The Inevitable Separation

If the rule of law is what we say it is, what happens when two groups say it is something different?

What does it mean to be an American? Ask ten self-identified Americans, and you’ll probably get something about ideals of freedom and human rights for all people, and how anyone that believes in these ideals can be an American. This is American universalism. It is globalist in nature, inevitably futile, and it completely ignores reality. Let’s address these statements in reverse order before we answer the original question.

In demonstrating how American universalism ignores reality, its futility will become apparent. If America is an idea and all people can be Americans if they so choose, why aren’t there 186 United States of Americas in the world instead of just 1 U.S.A.? The reason is the people that live in all of those other countries. The Constitution is not copy written, and if it is so great to be an American, then all of the people in all of the other countries can implement the Constitution within their own boarders. So why don’t they?

Because they don’t want to. Italians like being Italian. Irish like being Irish. Saudi Arabians like being Arabs. Chinese like being Chinese. Japanese like being Japanese, and so on. However, unlike white Americans, all of these other groups recognize that not everyone is like them and they like to live their lives in their own way. In the relevant case for America today, Mexicans like being Mexican, they love Mexico, and they don’t want to become Americans despite their desire to live here.

Ignoring this reality leads to the importation of millions of people that are not Americans and do not want to be Americans. They do, however, like everything Americans have, and they want to take it for themselves. Italians did this with organized crime. The Irish did this with public offices and services. The Mexicans do this with welfare, cheap labor, and demographics. Los Angeles used to be a white city. It is now brown, black, and white. They are using their increasing population to take over the public offices and dish out welfare for themselves. This is how it is also inevitably futile to believe in the myth of American Universalism.

Mexicans are far more socialist than white Americans. They just elected a Venezuela style socialist as their president. If the Mexicans in America gain enough voting power through demographic shift, they will continue to progress this country down the road of socialism and inevitable failure.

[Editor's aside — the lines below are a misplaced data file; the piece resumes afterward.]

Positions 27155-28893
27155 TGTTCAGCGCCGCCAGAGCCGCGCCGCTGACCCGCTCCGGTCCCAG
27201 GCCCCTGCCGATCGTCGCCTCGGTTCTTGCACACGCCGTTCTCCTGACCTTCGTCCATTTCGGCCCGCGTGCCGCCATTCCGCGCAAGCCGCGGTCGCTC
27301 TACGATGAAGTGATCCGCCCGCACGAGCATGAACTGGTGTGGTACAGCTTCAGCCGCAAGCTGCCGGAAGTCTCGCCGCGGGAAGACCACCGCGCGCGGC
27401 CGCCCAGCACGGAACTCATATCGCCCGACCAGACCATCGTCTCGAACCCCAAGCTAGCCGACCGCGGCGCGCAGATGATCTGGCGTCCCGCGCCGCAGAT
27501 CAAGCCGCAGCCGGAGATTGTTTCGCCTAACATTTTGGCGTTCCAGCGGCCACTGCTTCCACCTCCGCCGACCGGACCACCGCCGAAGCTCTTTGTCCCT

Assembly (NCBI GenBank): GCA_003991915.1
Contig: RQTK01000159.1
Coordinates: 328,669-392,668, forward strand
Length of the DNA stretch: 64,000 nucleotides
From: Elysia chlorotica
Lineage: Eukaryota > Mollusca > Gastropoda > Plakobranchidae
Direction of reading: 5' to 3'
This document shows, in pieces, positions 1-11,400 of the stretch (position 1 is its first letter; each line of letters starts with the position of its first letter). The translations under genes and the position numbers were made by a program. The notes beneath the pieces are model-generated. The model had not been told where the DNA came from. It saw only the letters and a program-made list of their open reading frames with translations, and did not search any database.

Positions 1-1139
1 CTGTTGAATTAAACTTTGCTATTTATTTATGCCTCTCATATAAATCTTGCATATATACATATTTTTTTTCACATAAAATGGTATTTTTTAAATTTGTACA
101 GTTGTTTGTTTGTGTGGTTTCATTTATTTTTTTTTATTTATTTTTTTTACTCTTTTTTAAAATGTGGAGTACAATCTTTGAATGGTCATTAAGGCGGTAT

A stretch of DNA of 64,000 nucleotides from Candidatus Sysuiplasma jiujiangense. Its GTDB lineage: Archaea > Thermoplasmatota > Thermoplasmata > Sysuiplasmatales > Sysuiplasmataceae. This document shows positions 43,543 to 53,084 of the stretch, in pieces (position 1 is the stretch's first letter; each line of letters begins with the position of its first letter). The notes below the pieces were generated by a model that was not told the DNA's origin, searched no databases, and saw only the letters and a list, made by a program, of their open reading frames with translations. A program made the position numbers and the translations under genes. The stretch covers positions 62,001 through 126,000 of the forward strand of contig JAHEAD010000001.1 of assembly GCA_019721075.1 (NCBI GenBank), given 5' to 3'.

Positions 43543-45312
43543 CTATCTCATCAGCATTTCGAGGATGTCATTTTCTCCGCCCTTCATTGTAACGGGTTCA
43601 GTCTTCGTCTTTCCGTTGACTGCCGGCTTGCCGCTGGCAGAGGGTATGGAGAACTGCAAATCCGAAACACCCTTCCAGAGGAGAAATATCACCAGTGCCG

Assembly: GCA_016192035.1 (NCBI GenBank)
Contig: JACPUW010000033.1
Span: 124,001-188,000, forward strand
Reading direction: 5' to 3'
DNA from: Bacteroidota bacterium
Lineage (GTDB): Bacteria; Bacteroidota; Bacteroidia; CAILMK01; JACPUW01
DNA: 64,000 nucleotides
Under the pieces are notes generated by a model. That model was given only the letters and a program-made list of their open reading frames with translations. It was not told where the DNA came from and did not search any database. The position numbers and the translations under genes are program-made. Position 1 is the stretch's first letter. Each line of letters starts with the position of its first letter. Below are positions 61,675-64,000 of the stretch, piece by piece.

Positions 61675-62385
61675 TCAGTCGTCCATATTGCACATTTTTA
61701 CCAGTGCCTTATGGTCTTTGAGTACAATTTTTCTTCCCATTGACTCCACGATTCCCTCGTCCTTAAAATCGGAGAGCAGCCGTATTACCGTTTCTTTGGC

That American universalism is globalist in nature should be fairly self-evident, however, I’ll clarify the case here. If we assume that everyone can be an American, then we recognize that everyone can subsequently live under the same government. This is the very ideal of globalism, to get everyone under one government.

The flip side of this coin is recognizing that the United States of America was founded by a specific racial and ethnic group that was established within the bounds of the country at the time of its founding, and they founded it for themselves and their descendants. They were not arrogant enough to assume that everyone could be an American. They recognized that the government they formed was for themselves and their progeny specifically. Everyone else was something else.

In the subsequent years, it was recognized that other Europeans can become American citizens, but not without a period of naturalization. It was also understood subsequent lines of immigrants are not part of the original ethic group that founded America. This is why there has been so much racial tension within the borders of the United States; different groups want to be recognized as Americans so they can justify their power and control over the system that governs all people. So, if we legitimize the Mexicans and their claims to be Americans, they will eventually take power in this country, and we will all be living in Mexico.